The second type of branding used by the campaign is in the educational awareness campaign. This uses radio, television and print media to educate populations about ITNs, malaria risk and importance of prevention (1). The television promotions are done in two forms, documentaries and soap operas. Neither of these are especially good models for branding because they are not likely to create favorable associations. Even if people enjoy soap operas, they are often overly dramatic and the real life applications of them may be unclear for families. Documentaries do not address of the core values that you would want people to associate with the products because they are primarily fact based and used to give information rather than packing the product to what individuals desire.
More effective branding would create positive associations between the community and the product so that they want to purchase the ITNs and retreatment tablets. Additionally the use of real people, who others can relate to and who share similar core values to those you are targeting with your intervention would be most effective. Perhaps having parents talk about these products and the benefits for their children or pregnant women who talk about their ownership of ITNs and retreatment would be more effective methods of branding.
People may not Suddenly Decide to Take Action
The PSI intervention in Kenya focuses part of its educational campaign on shock messages designed to encourage people to jump into action and purchase an ITN to protect themselves and their family (1). These educational messages sought to present families with the worst-case scenarios using television, radio and print advertisements (1). This is not likely to be effective because people do not typically take large jumps unless something negative happens to them or their family personally (6). Rather individuals carefully weight the benefits and barriers, consider social norms and past experiences before deciding to take action (6). This is part of the Transtheoretical Model; an individual level model that suggests behavior is planned (6).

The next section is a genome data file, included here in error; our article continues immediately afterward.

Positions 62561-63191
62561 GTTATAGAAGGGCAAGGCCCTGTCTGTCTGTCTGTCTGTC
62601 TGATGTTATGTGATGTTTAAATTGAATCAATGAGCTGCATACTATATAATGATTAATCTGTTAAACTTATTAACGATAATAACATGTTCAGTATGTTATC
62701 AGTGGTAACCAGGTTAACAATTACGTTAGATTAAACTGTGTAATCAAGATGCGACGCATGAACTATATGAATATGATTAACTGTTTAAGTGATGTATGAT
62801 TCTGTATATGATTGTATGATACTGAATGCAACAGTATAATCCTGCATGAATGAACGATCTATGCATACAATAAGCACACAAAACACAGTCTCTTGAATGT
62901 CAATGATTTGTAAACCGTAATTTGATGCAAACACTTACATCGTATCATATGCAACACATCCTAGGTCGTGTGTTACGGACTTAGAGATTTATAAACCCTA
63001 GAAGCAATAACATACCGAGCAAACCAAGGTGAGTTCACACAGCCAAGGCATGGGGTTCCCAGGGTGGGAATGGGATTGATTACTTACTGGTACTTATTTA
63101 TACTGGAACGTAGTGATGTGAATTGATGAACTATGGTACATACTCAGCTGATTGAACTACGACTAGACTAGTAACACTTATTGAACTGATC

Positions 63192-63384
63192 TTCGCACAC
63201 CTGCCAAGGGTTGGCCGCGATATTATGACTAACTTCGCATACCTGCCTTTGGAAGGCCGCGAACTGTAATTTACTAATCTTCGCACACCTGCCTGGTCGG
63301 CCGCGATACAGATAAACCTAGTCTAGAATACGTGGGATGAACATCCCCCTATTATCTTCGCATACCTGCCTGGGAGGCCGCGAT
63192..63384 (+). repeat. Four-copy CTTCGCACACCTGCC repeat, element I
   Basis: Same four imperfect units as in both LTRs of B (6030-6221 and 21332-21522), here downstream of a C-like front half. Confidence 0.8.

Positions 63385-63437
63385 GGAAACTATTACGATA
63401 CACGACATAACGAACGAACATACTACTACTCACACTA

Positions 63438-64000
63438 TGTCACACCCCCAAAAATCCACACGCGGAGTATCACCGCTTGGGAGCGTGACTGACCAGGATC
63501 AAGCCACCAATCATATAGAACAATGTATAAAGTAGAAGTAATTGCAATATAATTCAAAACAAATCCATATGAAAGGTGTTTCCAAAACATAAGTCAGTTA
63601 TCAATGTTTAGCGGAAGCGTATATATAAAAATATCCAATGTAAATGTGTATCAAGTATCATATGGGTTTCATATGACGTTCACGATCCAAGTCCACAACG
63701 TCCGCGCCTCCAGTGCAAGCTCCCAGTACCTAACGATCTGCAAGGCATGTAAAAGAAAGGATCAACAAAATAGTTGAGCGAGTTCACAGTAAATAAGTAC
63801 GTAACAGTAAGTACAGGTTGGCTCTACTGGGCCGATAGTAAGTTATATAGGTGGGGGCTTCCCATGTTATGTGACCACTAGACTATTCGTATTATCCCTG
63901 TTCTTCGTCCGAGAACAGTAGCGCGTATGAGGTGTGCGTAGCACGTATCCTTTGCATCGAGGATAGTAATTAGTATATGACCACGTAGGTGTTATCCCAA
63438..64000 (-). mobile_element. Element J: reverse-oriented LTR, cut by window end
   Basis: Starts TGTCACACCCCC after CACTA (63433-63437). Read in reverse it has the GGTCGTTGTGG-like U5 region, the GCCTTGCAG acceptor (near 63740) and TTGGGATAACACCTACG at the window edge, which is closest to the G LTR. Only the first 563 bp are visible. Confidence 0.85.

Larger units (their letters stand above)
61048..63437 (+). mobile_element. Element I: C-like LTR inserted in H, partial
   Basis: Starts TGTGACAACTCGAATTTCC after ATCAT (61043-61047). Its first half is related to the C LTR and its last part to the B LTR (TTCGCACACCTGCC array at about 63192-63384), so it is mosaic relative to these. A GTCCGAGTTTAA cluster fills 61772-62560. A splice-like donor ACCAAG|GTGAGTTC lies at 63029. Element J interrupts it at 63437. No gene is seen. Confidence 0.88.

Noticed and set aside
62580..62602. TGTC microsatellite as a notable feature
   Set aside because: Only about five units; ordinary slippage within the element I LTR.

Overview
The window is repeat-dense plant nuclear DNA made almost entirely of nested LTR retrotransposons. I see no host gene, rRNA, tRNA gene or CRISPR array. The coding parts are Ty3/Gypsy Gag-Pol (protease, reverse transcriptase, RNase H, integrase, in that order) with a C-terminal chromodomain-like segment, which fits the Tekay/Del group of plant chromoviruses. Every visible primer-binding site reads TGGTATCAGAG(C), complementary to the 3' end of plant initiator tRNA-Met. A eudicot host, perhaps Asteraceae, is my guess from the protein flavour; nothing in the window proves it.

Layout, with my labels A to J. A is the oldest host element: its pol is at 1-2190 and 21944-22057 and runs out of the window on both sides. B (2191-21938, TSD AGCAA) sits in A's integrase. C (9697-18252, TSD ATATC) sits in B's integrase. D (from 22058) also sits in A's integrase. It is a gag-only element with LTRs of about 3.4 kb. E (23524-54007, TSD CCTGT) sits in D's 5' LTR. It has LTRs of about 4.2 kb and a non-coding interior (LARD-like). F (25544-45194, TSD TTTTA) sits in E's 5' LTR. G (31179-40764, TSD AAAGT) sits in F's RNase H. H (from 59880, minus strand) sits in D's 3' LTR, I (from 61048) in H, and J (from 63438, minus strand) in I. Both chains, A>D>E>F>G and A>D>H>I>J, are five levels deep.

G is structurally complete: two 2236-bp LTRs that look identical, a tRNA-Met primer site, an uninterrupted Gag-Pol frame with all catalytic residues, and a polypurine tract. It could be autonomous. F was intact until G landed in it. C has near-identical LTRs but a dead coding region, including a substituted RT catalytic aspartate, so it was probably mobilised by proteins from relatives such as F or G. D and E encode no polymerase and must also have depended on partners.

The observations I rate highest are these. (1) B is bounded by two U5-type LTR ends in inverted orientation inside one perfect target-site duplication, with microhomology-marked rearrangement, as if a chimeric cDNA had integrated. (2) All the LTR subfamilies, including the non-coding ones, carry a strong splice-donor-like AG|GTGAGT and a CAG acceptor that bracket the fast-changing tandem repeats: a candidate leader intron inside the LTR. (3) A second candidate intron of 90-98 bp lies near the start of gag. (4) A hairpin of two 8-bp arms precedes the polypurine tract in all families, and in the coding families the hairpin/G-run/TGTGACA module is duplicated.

While individual level models are not perfect and do not predict the behavior of groups, they can provide some insight and are beneficial to consider. The Transtheoretical Model says that people go through the stages of pre-contemplation, contemplation, preparation, action and maintenance (6). While not every individual will go through every step and some individuals may skip all steps, going directly to the action, this model does allow interventions to meet individuals where they are in the process of making a behavior change (6). In the case of purchasing an ITN, many individuals are probably in the pre-contemplation or contemplation stage. They have either never thought about purchasing an ITN to protect themselves and their family or have thought about it but have not actually taken any action.
It is here where the intervention needs to be targeted to allow individuals to take the next steps to make preparations such as saving money to purchase an ITN or talking to friends and neighbors about where an ITN can be purchased. The PSI intervention tries to get people to jump directly to the action of purchasing a net by presenting the worst-case scenario.
Some individuals do skip all of these steps and jump right to the action but that is usually only after there is been some sort of major life altering event (6). In the case of malaria in Kenya this could be something like a pregnant woman losing a baby because she has malaria or a child nearly dying from a case of malaria. These individuals could then be used to share their stories to encourage others to go through the steps of the Transtheoretical Model to lead them to purchase an ITN.
An Improved Intervention to Increase ITN Ownership and Use
I propose a similar but improved intervention to increase ITN ownership and use in Kenya based on three major social science theories. These theories are Advertising Theory, the Theory of Psychological Reactance and Social Expectations Theory and will be described in detail later. For the improved intervention I would keep the initial design similar in that ITNs are provided through private sector at a reduced cost. People will have a greater sense of ownership if they purchase the ITN themselves rather than be given it. Instead of having the subsidy be based on urban vs. rural location, there should be a sliding scale subsidy based on family size and income, thus people with many family members and little income would pay the least for their ITN. While this would be more difficult to implement it would lower the cost barrier for families.